“Then we have Judd, one of the founding members of the circle. He’s not there all the time (with the right medications we could probably fix that). When he’s not at the shop, he’s out flying jets around for rich people and celebrities. He’s also the funny one. Judd used to play steel guitar with Ray Price,so he could be the entertainment on the weekends. He’d have to work a double shift once in a while though.”

“A jet pilot high on caffeine, now you’re getting somewhere.”

“Next there’s Pam, one of the two women in the group and also a founding member. Pam raises mice in her backyard. Most of the mice are either white or brown. She must have more than 200 of them in the mouse house that covers her yard. The mice are sold to a garment manufacturer in Surinam that makes fur coats for chickens. I didn’t know there was a market for mice coats, but she does very well. And, she drinks her coffee black. She’s also a very good cook, so we could add more foodto the menu.”

‘”Hey Em, this story is getting a tad weird, but move it along, it’s your bread and butter.”

“Next, there’s Tom. Tom’s been around since beginning, and he’s the voice of reason when we pull out the knives. He’s a retired insurance guy. He was a honcho at Burgess & Baumfaulk, the leading insurance company for legs. Actually, you could only get a policy for a left leg. The premiums were stiff, but if you ever lost your left leg, you’d be rolling in dough. Tom is also somewhat of a ladies man. At last count, he had seven girlfriends ranging in age from 27 to 93. He would be the one who brought in the lady customers. What do you think?”

“I think Tom ought to run the place, I mean, seven girlfriends?.”

“The next investor would be Jose. He’s the handsome one and works in the medical field. From what I understand, his company buys and sells placentas. They are in big demand by start-up food companies in emerging nations. Jose is also a highly ranked cross-country bowler and stays in shape. He could be the coffee shop concierge; he knows every restaurant in San Antonio, Dallas, and Chicago. And, he’s got a dog. I’m not sure why that’s important, but it is”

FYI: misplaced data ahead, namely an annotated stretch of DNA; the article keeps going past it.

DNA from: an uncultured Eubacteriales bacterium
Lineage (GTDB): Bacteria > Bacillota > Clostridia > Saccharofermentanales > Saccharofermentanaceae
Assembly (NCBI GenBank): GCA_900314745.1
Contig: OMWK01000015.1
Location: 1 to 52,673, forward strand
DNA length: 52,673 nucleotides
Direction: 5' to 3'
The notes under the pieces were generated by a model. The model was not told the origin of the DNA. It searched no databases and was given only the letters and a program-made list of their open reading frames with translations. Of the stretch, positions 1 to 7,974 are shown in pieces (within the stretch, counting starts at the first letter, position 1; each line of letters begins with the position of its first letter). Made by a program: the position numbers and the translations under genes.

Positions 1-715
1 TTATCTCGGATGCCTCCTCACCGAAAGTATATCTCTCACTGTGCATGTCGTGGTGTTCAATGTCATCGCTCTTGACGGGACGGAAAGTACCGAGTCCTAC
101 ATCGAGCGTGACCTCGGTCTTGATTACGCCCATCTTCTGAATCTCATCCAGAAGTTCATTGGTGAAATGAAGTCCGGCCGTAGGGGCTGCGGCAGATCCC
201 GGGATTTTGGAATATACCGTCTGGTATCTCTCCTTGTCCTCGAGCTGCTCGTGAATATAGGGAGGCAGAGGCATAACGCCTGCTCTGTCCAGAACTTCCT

“Jeremy is the next possible investor. He is a Renaissance man, insurance guy, home brewer, an author and my co-author for a thriller/mystery nove we are writing.l. But mostly, he is absolutely crazy about beer. When it comes to brewing, Jeremy thinks outside the box, which is really thinking inside the box.  His plan is to make chocolate-chutney and marinara.mushroom beers and sell them in paper boxes. Did I mention Jeremy is Italian…at least that is what he would have us believe.. Perhaps setting up a small brewery in the back would add to the bottom line. By the way, his insurance company will insure two legs.”

“Gary would be next. He is a retired military cop with a passion for cars, He owns 17 cars but only drives one. He just sits in the rest with one of those cardboard cutouts of famous celebrities and has his wife take his picture. Maybe he could work as the bouncer.”

“Em, how much more of this am I gonna have to endure?”

“Almost finished. Quinn would be the next guy to lose his money in this venture. Quinn is a four or five-year veteran of the coffee shop. He started coming in while he was in high school. He is also Jeremy’s son, but he’s not allowed to drink beer. He got his pilot’s license at 16, and he’d love to fly jets and find girls…a lot of girls. He’ll probably have to work as the dishwasher first, but when he finds some girls, we’d promote him to maitre de.

“Toni is the other woman in the group. She works at a bank, which could be helpful if we need more money. Toni is Pam’s roommate and on her days off, she wrestles ferrets at the Alamodome. Another odd thing about Toni is she likes to jump out of trees. It’s a mystery to all of us, but she does have left-leg leg insurance.

“Finally, there’s Big Joe. Joe is a snowbird, he spends half the year here and the other two halves in Colorado and Wisconsin. He is a retired Zumba instructor and spent several years as the road manager for Run-DMC. Also, Joe is the only one who smokes besides me. When he is in Colorado, he’s known as Carlito Nine and sings show tunes in a gay bar. On the Wisconsin leg of his summer, Joe works as an escort for women with one leg. He’d be great to have around…at least in the winter.

“Last, there’s Marv or Melvin (we don’t know his real name) the former airline captain. We’d have to do some real convincing with Marv, two weeks ago, he and his wife moved to Arizona to raise pygmy buffalo. If that doesn’t pan out, we could probably lure him back with a promise that he could be the guy who talks to customers.

“I’m sure I’m missing someone, but this story is going on forever. So, Bob, what do you think? Should we go all in and save our caffeine connection?”

“What? Were you talking to me? I kinda dozed off a few paragraphs ago.”

“You heard me, do you think I’d be wise to throw my lot in with my friends and buy the coffee shop?”

“Uh…I think you’re completely batshit. Instead of pissing your money away, you might  want tp think about changing your meds and taking out one of those left-leg insurance policies.”